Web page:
Alumni Portal

It’s Time!

Latino Migration Project alumni are blazing trails in their chosen career paths…and they’ve got our attention. That’s why we’ve renamed this “Alumni Portal” to reflect what our accomplished, diverse, and motivated students really are: professionals.

Through leadership development, experiential learning, and engaged service, LMP Professionals have had an incredible impact through our programs, and continue to make their mark in their careers.

Network with your professional peers, find your dream job, share your experiences, and consider giving back to the next generation of leaders. Meet featured Mexico Connections and LTAM Major* alumni now.

* About the LTAM Major
The BA in Latin American studies, offered by the Curriculum in Latin American Studies in the College of Arts and Sciences, is designed to foster intellectual engagement with a region of extraordinary diversity and rich cultural complexity, within an interdisciplinary but integrated framework.

Felicia Arriaga

Meet Alumni Leadership Committee Member, Felicia Arriaga

Felicia Arriaga
“For me, the project is a valuable resource where the stories of immigrants and those working with immigrants can be easily accessed.”

The Latino Migration Project (LMP) is pleased to announce the creation of a new alumni leadership committee that will help ensure the legacy of LMP’s work in the coming years. Committee members will advise and coordinate with the LMP team on communication, upcoming events, and growth goals.

We first met Felicia Arriaga as the LMP ambassador, and now are so delighted to introduce her as a founding committee member.

Q: Felicia, thank you so much for joining us! First, please tell us more about yourself.
A: I’m from Hendersonville, NC and I’ve lived in Durham for the past 7 years, attending Duke University. I’m a third year PhD student in Sociology and I study the use of federal immigration enforcement at the local level of the criminal justice system.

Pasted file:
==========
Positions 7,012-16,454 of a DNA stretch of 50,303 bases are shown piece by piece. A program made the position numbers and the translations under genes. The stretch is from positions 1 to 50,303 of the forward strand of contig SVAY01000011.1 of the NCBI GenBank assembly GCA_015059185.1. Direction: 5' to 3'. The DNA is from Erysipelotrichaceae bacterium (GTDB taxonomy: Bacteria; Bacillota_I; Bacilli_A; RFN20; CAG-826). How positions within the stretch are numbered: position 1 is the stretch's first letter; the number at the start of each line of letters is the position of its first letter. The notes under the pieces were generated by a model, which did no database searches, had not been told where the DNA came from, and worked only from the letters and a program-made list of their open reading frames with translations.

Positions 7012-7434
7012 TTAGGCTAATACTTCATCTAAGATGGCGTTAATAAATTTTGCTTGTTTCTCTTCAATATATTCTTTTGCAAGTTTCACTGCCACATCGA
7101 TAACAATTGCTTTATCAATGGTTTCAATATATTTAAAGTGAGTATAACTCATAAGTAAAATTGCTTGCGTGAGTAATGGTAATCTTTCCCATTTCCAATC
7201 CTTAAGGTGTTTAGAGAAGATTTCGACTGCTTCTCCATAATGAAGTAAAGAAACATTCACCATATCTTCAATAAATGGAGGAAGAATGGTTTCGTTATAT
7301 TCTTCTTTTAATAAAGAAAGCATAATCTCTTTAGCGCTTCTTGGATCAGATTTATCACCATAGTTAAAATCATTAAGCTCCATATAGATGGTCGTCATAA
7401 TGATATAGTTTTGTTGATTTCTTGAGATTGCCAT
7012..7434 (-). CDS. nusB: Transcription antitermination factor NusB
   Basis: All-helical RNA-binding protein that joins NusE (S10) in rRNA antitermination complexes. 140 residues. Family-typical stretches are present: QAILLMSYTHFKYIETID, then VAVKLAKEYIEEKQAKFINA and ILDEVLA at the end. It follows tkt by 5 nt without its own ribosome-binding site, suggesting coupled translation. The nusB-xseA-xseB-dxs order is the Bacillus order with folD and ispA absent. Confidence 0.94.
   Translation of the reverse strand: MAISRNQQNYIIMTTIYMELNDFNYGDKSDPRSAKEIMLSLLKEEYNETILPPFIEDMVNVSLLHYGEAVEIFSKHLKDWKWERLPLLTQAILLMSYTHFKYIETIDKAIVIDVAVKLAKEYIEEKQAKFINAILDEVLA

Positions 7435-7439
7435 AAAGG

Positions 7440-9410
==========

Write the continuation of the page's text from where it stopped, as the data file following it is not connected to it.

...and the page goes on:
Q: Tell us more about brought you to the Latino Migration Project. How did the experience impact you?
A: I think I read Mai Thi Nguyen and Hannah Gill’s report on 287(g) programs in the fall of 2013 while trying to put together a literature review for my proposed dissertation research. It was a fortunate coincidence that they are both here at UNC. After a little bit of research, I discovered that Hannah taught a really interesting course and as a graduate student I had the option of taking courses at UNC-CH, NC State, and NCCU. Unfortunately, there is not an immigration course offered in my home department, but I contacted Hannah to see if she would allow me to enroll in the Global Guanajuato course. I was able to participate in the course in the spring of 2014 and then I became the TA in the spring of 2015. I have learned so much about UNC students, about Guanajuato, about teaching, and so much more. This really is a great project where students can learn about the local and the global.

Q: What do you tell your friends when they ask you about your experiences in Guanajuato? What’s your favorite memory?